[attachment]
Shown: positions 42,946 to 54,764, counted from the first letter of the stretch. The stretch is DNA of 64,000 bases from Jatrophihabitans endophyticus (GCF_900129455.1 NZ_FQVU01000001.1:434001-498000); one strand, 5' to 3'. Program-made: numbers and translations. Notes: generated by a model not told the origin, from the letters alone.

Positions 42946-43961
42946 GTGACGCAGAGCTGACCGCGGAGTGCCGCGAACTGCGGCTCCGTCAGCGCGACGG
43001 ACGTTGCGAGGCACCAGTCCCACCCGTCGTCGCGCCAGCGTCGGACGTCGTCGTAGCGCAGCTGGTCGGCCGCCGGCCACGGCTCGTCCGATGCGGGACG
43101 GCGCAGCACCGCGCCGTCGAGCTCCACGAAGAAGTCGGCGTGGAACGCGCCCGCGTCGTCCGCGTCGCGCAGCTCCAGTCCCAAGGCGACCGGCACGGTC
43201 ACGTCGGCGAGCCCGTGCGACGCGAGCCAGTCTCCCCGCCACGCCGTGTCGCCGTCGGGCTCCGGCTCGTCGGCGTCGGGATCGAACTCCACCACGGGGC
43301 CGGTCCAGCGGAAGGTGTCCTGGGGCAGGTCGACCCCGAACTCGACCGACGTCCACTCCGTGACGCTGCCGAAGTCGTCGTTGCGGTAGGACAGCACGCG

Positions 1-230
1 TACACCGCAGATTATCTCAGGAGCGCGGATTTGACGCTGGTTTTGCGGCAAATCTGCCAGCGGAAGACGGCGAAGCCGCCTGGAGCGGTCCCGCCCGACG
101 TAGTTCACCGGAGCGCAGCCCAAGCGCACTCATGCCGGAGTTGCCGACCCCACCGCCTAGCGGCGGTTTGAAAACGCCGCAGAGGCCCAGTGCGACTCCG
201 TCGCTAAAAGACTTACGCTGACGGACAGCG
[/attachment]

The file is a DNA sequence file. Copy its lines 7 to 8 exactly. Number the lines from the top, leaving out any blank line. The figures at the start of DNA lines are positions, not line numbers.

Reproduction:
43301 CGGTCCAGCGGAAGGTGTCCTGGGGCAGGTCGACCCCGAACTCGACCGACGTCCACTCCGTGACGCTGCCGAAGTCGTCGTTGCGGTAGGACAGCACGCG

Positions 1-230